Harness the Power of Social Media

Aug. 28, 2013
Airports can drive deeper brand relationships by fulling embracing social media platforms

Did you know that more than 1 million travellers have “checked-in” on Foursquare at Hartsfield-Jackson Atlanta International Airport? As they announced their location, they also shared their preferences, seeking services and openly voicing their opinions across a swath of social networks.

What are airports doing to respond to the connected traveller of today? When we ask airport CEOs this question, we tend to receive more questions. That’s because most airports are attempting to understand the ever-changing technology landscape and the consumer trends that are emerging from the connected traveller.

Helsinki Airport Director Ville Haapasaari recently stated that the number of wireless network users increased by 168 percent between January 2012 and January 2013. In fact, user volume is now almost 30 times greater than that back in January 2009. A recent research by eConsultancy.com also found that 75 percent of frequent travellers use smartphones while travelling, and more than 70 percent of them log-on to free airport WiFi.

With the internet and smartphones becoming ever-present,  social media is becoming an effective tool for gathering information, sharing reviews, planning trips, gaining advice and most importantly, making the decision to travel through a particular airport. It is apparent that the age of the connected traveller has arrived. Airports globally have recognized this trend and have responded in kind by building up their social media presence, though mostly limited to marketing. What was unclear till now is how large a role social media plays in airports’ business agendas and how that role will pan out in the future.

Airports Online

A few months ago, SimpliFlying released its annual Social Media Outlook 2012/2013 report that elaborated on the results of an extensive survey with more than 50 airports from different regions across the globe. Participating airports were selected on the basis that were both socially savvy and actively engaging today’s connected travellers, with an eye on driving business goals such as customer service, crisis management and revenue. The study found:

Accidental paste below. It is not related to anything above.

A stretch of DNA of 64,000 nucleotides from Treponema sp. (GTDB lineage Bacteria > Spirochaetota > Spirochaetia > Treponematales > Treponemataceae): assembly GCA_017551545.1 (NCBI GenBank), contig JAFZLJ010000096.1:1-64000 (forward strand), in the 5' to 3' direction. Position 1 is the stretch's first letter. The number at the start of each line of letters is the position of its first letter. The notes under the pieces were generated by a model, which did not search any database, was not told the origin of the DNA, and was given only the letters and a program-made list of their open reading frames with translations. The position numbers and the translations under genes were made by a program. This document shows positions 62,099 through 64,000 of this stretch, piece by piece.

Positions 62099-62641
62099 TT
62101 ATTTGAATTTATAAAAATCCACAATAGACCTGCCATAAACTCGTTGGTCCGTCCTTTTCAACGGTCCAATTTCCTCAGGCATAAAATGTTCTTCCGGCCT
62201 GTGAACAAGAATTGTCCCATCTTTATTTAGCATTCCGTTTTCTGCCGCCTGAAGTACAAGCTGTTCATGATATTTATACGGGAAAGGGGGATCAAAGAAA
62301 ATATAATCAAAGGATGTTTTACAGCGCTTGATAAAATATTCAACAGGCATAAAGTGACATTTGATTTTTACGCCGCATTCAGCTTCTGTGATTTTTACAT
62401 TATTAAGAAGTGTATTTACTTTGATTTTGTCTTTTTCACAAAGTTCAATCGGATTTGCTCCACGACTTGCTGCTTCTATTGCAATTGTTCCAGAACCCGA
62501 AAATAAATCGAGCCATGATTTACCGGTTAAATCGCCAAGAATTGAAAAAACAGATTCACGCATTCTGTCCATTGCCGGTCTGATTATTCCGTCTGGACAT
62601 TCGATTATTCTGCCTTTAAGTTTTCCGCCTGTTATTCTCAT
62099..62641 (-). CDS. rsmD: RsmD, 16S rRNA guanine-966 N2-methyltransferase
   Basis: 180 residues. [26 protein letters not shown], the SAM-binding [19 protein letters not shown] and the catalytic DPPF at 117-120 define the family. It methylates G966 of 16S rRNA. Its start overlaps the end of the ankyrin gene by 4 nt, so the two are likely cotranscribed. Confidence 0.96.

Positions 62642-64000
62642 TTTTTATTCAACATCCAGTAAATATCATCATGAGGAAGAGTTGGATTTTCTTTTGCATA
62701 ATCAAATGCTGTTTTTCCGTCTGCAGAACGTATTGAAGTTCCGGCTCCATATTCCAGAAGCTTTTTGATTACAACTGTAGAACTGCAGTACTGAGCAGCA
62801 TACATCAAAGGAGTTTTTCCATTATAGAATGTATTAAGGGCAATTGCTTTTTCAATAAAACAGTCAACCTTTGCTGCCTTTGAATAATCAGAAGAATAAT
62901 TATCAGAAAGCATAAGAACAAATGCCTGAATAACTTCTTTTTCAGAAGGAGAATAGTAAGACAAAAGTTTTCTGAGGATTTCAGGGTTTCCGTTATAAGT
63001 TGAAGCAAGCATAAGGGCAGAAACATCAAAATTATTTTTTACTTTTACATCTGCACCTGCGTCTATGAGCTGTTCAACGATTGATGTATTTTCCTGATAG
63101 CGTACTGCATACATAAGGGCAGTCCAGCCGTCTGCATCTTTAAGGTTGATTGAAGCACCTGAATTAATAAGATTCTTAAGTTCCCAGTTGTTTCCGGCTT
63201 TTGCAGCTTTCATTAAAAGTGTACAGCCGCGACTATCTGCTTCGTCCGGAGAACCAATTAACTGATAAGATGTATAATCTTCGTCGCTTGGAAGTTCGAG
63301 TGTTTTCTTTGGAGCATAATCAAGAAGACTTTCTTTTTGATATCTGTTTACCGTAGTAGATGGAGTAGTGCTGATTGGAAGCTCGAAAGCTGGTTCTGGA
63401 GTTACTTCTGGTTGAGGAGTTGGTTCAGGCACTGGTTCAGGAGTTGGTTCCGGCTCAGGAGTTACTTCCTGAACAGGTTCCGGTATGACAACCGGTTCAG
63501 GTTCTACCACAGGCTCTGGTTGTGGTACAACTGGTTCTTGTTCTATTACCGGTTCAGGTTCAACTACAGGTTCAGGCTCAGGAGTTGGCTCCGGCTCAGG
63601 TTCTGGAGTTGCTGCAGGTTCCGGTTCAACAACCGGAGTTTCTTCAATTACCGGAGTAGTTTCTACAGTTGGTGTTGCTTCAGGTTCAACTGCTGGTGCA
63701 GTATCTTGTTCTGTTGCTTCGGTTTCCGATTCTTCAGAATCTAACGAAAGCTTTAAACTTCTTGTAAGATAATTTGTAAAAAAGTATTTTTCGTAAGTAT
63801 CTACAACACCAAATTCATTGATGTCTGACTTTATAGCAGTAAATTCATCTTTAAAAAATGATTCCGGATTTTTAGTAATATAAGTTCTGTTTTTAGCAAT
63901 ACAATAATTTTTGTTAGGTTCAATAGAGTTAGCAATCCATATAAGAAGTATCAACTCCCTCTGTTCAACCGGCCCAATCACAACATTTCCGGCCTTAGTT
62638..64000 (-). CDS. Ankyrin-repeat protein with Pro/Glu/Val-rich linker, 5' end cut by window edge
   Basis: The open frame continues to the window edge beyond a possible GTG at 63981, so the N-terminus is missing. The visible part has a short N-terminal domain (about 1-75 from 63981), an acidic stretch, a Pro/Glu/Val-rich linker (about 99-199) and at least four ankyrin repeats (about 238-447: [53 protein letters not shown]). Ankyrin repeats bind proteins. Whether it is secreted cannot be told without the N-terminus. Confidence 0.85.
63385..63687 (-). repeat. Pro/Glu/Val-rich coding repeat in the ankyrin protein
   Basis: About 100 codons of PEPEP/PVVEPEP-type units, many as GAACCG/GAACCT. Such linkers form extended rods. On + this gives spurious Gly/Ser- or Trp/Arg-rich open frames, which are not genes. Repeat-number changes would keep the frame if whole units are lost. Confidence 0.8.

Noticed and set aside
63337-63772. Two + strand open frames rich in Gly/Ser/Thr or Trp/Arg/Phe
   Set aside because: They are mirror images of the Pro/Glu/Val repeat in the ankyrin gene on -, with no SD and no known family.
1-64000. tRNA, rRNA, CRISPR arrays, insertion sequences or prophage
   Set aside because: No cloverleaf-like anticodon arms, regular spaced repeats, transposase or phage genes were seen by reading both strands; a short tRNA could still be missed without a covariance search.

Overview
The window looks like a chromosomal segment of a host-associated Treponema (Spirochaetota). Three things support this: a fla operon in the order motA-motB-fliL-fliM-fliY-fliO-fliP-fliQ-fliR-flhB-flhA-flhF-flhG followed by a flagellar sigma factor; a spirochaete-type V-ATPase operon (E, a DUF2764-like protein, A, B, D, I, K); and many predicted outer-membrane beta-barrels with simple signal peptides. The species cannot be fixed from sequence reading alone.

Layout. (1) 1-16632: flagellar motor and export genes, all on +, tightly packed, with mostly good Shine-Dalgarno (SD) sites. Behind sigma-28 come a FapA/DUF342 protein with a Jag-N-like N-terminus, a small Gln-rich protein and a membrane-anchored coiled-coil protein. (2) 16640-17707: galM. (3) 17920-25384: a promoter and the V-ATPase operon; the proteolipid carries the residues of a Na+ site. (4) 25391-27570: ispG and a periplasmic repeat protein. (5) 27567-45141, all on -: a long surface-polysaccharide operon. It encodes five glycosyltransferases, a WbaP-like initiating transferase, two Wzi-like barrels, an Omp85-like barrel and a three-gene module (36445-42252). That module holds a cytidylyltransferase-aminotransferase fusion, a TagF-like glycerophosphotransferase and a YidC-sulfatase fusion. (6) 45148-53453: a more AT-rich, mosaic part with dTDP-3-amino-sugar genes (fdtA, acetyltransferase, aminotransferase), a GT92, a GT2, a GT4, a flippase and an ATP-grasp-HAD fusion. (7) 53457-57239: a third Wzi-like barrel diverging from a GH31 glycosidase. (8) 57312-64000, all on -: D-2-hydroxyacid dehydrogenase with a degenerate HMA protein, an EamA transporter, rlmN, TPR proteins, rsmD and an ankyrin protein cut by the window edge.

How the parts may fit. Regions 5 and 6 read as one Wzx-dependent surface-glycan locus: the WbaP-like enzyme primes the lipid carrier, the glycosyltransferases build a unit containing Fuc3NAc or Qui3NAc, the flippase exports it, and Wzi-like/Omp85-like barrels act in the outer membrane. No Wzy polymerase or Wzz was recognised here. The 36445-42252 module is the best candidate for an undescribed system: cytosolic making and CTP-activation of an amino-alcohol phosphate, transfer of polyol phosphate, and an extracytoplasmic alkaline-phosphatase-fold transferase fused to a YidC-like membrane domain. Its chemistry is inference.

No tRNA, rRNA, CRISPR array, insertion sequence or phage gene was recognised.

• Approximately 55 percent of today’s airports invest more than 50 man-hours per month on social media, with the majority of airports reporting that they have one to three staff members working on it.
  • 98 percent of the airports have social media staff working across departments, with marketing as the most common cross-functional role.
  • Airport budgets for social media span from a few thousand dollars to more than $100,000. About 63 percent of the airports surveyed currently allocate less than $10,000 annually to social media, but some airports reported plans to increase that allocation.
  • Most airports have mapped the value of their social media performance to business goals such as  brand engagement, customer service and revenue.
  • The biggest challenge faced by airports is the insufficient allocation of resources to social media. The second largest challenge is the lack of budget.
  • Only approximately 40 percent of the airports surveyed plan to increase to their social media budget in the next year. In contrast, more than 70 percent of airlines in a recent study plan to increase overall social media spend in 2013.

 How many industries have their customers passing through their facilities -- some for up to several hours -- multiple times a year?  Airports more than most businesses, hold a unique opportunity to engage their passengers with the online social media experience.

Gatwick Gets Connected

According to Mandie Armstrong, digital communications manager at London Gatwick Airport (LGW), social media “is a unique opportunity to connect people to your brand for two-way conversation."

Recently, LGW challenged itself to become a more family friendly airport. As a way to keep the stress levels of parents (and nearby travellers) low, the airport found a creative way to store audio stories and keep children busy while they wait. Working in conjunction with the online distribution platform, SoundCloud, Gatwick invited unpublished children’s authors to submit their stories.